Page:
Journal Impact Factor: 0.8 (2 Years Impact Factor)
Index Copernicus Value: 84.95
Nano Research and Applications (ISSN: 2471-9838 ) is a peer-reviewed journal that focuses mainly on the progressive aspects of the Nanoscience and Nanotechnology. Nano research journal has a wide scope as it tries to inculcate innovative research ideas in the field of Nano science, including scientific inventions, developments and discoveries. The journal intends to change the face of science by paving a path for the implementation of research outcome by publishing exclusive research concepts related to Nano science.
Reinforcement of discoveries in the field of medicine has been unbalanced, as the knowledge base on biology and engineering of human body has been accelerating at a steady phase that needs to be updated constantly. Nanomedicine is particularly leading to the advancements making a rapid change in the maintenance of health, science of prevention and alleviation, and ultimately curing of disease which is an emerging scientific specialty born from Nano research. The focus of Nano research extends without any barriers by focusing its attention on various aspects of this fields such as:
• Molecular nanoscience
• Convincible Medical Applications
• Pre-clinical Testing of Novel Nano Medical tools
• Diagnostic Tools and Applications
• Tissue, Cell and Genetic Engineering involving Nano Medical Tools
• Therapeutic advancements using Nano-medicine and Research Techniques
• Development of Nano Drug Delivery Systems
The scope of Nano Research has spread across various fields such as Nanotechnology, Nanoengineering, Nanodevices, Nanoelectronics, Nanofabrication, Nanofluids, Nanomechanics, Nanooptics, Nanophotonics, Nanoprobes, Nanoscale Research, Nanosensors, Nanostructures, Nanotubes and Carbon Nanowires, Nanolithography, Nano manufacturing, NanoMetal Chemistry, Nanostructured Polymers, Nano composites, etc. these can be a limited examples of the various fields of advancements.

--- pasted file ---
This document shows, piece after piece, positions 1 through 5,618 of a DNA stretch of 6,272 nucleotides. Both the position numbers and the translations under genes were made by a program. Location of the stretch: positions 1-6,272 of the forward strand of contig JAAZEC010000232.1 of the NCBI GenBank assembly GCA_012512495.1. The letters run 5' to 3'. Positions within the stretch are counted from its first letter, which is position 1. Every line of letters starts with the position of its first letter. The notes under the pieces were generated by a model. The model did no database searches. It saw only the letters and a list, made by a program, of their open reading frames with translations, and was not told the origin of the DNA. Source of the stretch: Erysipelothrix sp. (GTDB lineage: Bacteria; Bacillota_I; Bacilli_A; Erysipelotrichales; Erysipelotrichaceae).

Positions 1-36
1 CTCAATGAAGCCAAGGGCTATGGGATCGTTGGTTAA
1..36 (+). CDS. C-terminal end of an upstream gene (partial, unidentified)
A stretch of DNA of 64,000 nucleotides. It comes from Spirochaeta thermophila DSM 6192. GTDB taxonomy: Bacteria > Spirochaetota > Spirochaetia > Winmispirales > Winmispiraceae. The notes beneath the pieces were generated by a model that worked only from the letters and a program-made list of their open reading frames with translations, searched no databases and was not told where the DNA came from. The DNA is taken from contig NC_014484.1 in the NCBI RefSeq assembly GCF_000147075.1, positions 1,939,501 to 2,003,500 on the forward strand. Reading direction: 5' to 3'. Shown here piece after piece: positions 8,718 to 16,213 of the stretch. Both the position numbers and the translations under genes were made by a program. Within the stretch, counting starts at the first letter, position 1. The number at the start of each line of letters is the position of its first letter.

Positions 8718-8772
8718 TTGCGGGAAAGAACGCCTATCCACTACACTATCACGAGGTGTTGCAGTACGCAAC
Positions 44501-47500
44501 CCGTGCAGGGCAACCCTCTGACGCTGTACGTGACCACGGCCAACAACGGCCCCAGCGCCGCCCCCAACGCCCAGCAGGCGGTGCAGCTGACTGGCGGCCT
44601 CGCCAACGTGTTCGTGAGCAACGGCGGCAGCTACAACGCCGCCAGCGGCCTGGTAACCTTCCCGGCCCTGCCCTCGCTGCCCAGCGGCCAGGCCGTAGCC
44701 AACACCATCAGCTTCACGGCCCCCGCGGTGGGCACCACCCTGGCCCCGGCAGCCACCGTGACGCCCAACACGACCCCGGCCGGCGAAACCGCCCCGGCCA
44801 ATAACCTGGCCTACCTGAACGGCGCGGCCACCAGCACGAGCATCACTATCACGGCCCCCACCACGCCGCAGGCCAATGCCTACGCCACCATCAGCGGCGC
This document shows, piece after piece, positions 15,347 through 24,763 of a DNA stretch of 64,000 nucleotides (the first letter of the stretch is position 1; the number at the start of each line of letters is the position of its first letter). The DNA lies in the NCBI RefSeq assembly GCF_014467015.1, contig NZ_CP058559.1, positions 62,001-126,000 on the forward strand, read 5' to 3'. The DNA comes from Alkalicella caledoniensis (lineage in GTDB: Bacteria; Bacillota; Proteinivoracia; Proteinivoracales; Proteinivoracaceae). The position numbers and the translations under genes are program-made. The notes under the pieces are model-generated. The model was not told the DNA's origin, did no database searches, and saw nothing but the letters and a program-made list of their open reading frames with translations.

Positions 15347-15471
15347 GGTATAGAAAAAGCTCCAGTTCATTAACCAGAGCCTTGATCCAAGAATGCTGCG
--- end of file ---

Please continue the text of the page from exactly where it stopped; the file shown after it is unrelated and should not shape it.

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Nanomedicine is the medical application of Nanotechnology. Nanomedicine ranges from the medical applications of nanomaterials and biological devices, to nanoelectronics biosensors, and even possible future applications of molecular nanotechnology. Current problems for nanomedicine involve understanding the issues related to toxicity and environmental impact of nanoscale materials.
Functionalities can be added to nanomaterials by interfacing them with biological molecules or structures. The size of nanomaterials is similar to that of most biological molecules and structures; Therefore, nanomaterials can be useful for both in vivo and in vitro biomedical research and applications.
Related Journals of Nanomedicines
International Journal of Nanomedicine, Nanomedicine: Nanotechnology, Biology and Medicine, Journal of Nanomedicine Research, European Journal of Nanomedicine
Nanorobots (nanobots or nanoids) are typically devices ranging in size from 0.1-10 micrometres and constructed of nanoscale or molecular components. As no artificial non-biological nanorobots have so far been created, they remain a hypothetical concept at this time. Another definition sometimes used is a robot which allows precision interactions with nanoscale objects, or can manipulate with nanoscale resolution. Following this definition even a large apparatus such as an atomic force microscope can be considered a nanorobotic instrument when configured to perform nanomanipulation. Also, macroscale robots or microrobots which can move with nanoscale precision can also be considered nanorobots.
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Nanomaterials & Molecular Nanotechnology, Journal of Material Sciences & Engineering, Nanoscience and Nanotechnology - Asia, Nanotechnologies in Russia, International Journal of Green Nanotechnology: Biomedicine, Proceedings of the Institution of Mechanical Engineers, Part N: Journal of Nanoengineering and Nanosystems International Journal of Nanoscience.